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Suf. Lady, vouchsafe to listen what I say. Mar. Perhaps, I shall be rescu'd by the French; And then I need not crave his courtesy.


Suf. Sweet madam, give me hearing in a cause— Mar. Tush! women have been captivate ere now.

Suf. Lady, wherefore talk you so ?
Mar. I cry you mercy, 'tis but quid for



Suf. Say, gentle princess, would you not suppose

Your bondage happy, to be made a queen?

Mar. To be a queen in bondage, is more vile, 260 Than is a slave in base servility;

For princes should be free.

Suf. And so shall you,

If happy England's royal king be free.

Mar. Why, what concerns his freedom unto me?. Suf. I'll undertake to make thee Henry's queen ; To put a golden sceptre in thy hand,

And set a precious crown upon thy head,

If thou wilt condescend to be my→→→→→→

Mar. What?

Suf. His love.


Mar. I am unworthy to be Henry's wife. Suf. No, gentle madam; I unworthy am To woo so fair a dame to be his wife, And have no portion in the choice myself. How say you, madam: are you so content? Mar. An if my father please, I am content. Suf. Then call our captains, and our colours,



And, madam, at your father's castle walls
We'll crave a parley, to confer with him.

Sound. Enter REIGNIER the Walls.


Suf. See, Reignier, see, thy daughter prisoner.
Reig. To whom?

Suf. To me.

Reig. Suffolk, what remedy?

I am a soldier; and unapt to weep,
Or to exclaim on fortune's fickleness.


Suf. Yes, there is remedy enough, my lord: Consent (and, for thy honour, give consent), Thy daughter shall be wedded to my king; Whom I with pain have woo'd and won thereto; 290

And this her easy-held imprisonment

Hath gain'd thy daughter princely liberty.
Reig. Speaks Suffolk as he thinks ?

Suf. Fair Margaret knows,

That Suffolk doth not flatter, face, or feign.
Reig. Upon thy princely warrant, I descend,
To give thee answer of thy just demand.

[Exit from the Walls.

Suf. And here I will expect thy coming.


Trumpets sound. Enter REIGNIER, below. Reig. Welcome, brave earl, into our territories; Command in Anjou what your honour pleases. Suf. Thanks, Reignier, happy for so sweet a child, Fit to be made companion with a king : What answer makes your grace unto my suit?



Reig. Since thou dost deign to woo her little worth, To be the princely bride of such a lord;

Upon condition I may quietly

Enjoy mine own, the countries Maine and Anjou,
Free from oppression or the stroke of war,

My daughter shall be Henry's, if he please.

Suf. That his her ransom, I deliver her; And those two countries, I will undertake, Your grace shall well and quietly enjoy.

Reig. And I again—in Henry's royal name, As deputy unto that gracious king

Give thee her hand, for sign of plighted faith.


Suf. Reignier of France, I give thee kingly thanks,

Because this is in traffic of a king:

And yet, methinks, I could be well content

To be mine own attorney in this case.
I'll over then to England with this news,
And make this marriage to be solemniz'd:
So, farewel, Reignier! Set this diamond safe
In golden palaces, as it becomes.

[Aside. 320

Reig. I do embrace thee, as I would embrace The Christian prince, king Henry, were he here. Mar. Farewel, my lord! Good wishes, praise, and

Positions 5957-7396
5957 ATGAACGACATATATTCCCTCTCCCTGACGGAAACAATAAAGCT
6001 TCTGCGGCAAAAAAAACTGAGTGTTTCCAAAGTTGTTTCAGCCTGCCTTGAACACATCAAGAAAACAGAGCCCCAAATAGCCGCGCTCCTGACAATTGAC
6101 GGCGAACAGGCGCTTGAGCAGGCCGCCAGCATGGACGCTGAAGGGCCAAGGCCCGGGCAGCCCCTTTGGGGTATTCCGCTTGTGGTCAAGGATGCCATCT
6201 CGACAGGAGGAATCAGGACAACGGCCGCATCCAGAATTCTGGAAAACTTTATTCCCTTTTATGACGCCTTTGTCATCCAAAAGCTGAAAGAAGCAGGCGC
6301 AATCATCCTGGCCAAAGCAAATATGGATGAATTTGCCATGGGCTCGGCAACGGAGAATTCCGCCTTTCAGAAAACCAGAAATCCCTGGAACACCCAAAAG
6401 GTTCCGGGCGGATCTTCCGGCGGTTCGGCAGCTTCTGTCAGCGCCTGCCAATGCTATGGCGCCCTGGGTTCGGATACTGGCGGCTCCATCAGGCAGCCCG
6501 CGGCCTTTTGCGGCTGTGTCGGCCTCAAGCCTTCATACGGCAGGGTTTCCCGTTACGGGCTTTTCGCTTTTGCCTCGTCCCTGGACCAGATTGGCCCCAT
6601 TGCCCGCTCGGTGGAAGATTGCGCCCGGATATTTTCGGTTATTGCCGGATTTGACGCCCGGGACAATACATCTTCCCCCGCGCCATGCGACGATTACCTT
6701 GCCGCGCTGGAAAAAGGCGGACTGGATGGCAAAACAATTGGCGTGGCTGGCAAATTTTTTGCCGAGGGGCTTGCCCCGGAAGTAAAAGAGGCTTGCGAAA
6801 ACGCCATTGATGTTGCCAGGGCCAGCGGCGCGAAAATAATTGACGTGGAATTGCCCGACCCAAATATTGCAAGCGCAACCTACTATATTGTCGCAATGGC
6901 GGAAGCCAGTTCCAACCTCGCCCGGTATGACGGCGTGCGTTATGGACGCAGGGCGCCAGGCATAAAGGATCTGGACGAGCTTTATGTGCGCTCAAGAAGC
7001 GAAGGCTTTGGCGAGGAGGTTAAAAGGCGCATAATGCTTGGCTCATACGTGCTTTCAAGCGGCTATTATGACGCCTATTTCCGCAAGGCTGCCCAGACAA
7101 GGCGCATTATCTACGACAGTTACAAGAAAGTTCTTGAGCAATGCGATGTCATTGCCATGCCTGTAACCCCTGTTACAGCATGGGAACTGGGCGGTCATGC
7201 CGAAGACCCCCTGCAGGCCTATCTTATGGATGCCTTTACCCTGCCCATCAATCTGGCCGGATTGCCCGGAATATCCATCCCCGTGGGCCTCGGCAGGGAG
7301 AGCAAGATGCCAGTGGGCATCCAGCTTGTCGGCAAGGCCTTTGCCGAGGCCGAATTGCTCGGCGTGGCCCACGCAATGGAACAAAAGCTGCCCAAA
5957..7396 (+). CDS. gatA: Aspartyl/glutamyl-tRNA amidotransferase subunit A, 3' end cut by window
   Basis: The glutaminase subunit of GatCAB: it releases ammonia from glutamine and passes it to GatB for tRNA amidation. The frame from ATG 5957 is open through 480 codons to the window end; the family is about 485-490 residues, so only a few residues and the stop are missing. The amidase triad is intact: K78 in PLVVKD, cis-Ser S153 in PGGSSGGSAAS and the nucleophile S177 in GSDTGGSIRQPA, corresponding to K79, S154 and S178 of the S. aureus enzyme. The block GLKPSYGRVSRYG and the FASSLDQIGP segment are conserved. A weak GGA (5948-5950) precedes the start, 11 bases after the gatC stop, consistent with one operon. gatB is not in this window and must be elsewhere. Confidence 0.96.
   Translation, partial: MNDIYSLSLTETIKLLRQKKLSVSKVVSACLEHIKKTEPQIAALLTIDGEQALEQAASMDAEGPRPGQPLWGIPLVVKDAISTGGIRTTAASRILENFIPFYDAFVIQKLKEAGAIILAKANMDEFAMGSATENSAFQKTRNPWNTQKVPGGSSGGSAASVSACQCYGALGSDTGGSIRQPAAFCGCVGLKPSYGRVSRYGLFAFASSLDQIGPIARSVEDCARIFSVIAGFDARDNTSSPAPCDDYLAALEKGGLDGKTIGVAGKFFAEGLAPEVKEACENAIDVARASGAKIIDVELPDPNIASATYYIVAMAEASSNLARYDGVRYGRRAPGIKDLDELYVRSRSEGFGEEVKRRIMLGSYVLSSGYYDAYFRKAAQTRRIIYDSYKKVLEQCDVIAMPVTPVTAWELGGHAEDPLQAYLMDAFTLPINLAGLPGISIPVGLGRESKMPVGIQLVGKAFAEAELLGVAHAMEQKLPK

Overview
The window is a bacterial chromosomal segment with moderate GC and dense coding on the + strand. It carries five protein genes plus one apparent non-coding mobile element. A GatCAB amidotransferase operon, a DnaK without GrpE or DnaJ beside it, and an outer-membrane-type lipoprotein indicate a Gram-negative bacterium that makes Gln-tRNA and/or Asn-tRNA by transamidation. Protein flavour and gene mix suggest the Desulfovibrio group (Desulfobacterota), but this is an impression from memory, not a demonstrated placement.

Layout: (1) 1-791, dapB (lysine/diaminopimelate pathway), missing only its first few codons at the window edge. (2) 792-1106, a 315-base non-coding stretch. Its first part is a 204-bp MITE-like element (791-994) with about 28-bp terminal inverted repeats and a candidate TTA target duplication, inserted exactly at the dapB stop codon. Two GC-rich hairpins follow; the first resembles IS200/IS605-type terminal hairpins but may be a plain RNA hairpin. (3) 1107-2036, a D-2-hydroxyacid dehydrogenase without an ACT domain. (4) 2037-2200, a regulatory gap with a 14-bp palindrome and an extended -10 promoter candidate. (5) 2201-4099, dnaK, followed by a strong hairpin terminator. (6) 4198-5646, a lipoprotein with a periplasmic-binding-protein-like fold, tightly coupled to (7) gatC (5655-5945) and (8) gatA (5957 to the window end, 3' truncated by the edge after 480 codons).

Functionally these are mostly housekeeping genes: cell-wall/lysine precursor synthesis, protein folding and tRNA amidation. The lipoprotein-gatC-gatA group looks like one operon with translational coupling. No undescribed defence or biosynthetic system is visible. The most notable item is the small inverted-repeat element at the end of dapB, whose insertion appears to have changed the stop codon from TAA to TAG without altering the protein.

Shall Suffolk ever have of Margaret. [She is going. Suf. Farewel, sweet madam! But hark you, Mar


No princely commendations to my king?

Mar. Such commendations as become a maid, 330 A virgin, and his servant, say to him. K


Suf. Words sweetly plac'd, and modestly directed. But, madam, I must trouble you again

No loving token to his majesty ?

Mar. Yes, my good lord, a pure unspotted heart, Never yet taint with love, I send the king.

Suf. And this withal,

[Kisses her.

Mar. That for thyself;-I will not so presume,

To send such peevish tokens to a king.



Suf. O, wert thou for myself!-But, Suffolk, stay; Thou may'st not wander in that labyrinth; There Minotaurs, and ugly treasons, lurk, Solicit Henry with her wondrous praise: Bethink thee on her virtues that surmount, Mad, natural graces that extinguish art; Repeat their semblance often on the seas,

That, when thou com'st to kneel at Henry's feet, Thou may'st bereave him of his wits with wonder.



Camp of the Duke of YORK in Anjou. Enter YORK, WARWICK, a Shepherd, and PUCELLE.

York. Bring forth that sorceress, condemn'd to


Shep. Ah, Joan! this kills thy father's heart out


Have I sought every country far and near,



And, now it is my chance to find thee out,
Must I behold thy timeless cruel death!

Ah, Joan, sweet daughter Joan, I'll die with thee!
Pucel. Decrepit miser! base ignoble wretch !
I am descended of a gentler blood;

Thou art no father, nor no friend of mine.

Shep. Out, out!My lords, an please you, 'tis not so;

I did beget her, all the parish knows :

Her mother liveth yet, can testify

She was the first-fruit of my bachelorship.

War. Graceless! wilt thou deny thy parentage?


York. This argues what her kind of life hath been,
Wicked and vile; and so her death concludes.
Shep. Fie, Joan ! that thou wilt be so obstacle !

God knows, thou art a collop of my flesh 3
And for thy sake have I shed many a tear:

Deny me not, I pr'ythee, gentle Joan.

Pucel. Peasant, avaunt! You have suborn'd this


Of purpose to obscure my noble birth.

Shep. 'Tis true, I gave a noble to the priest, The morn that I was wedded to her mother. Kneel down and take my blessing, good my girl. Wilt thou not stoop? Now cursed be the time Of thy nativity! I would, the milk


Thy mother gave thee, when thou suck'dst her breast,

Had been a little ratsbane for thy sake!

Or else, when thou didst keep my lambs a-field,

I wish some ravenous wolf had eaten thee!

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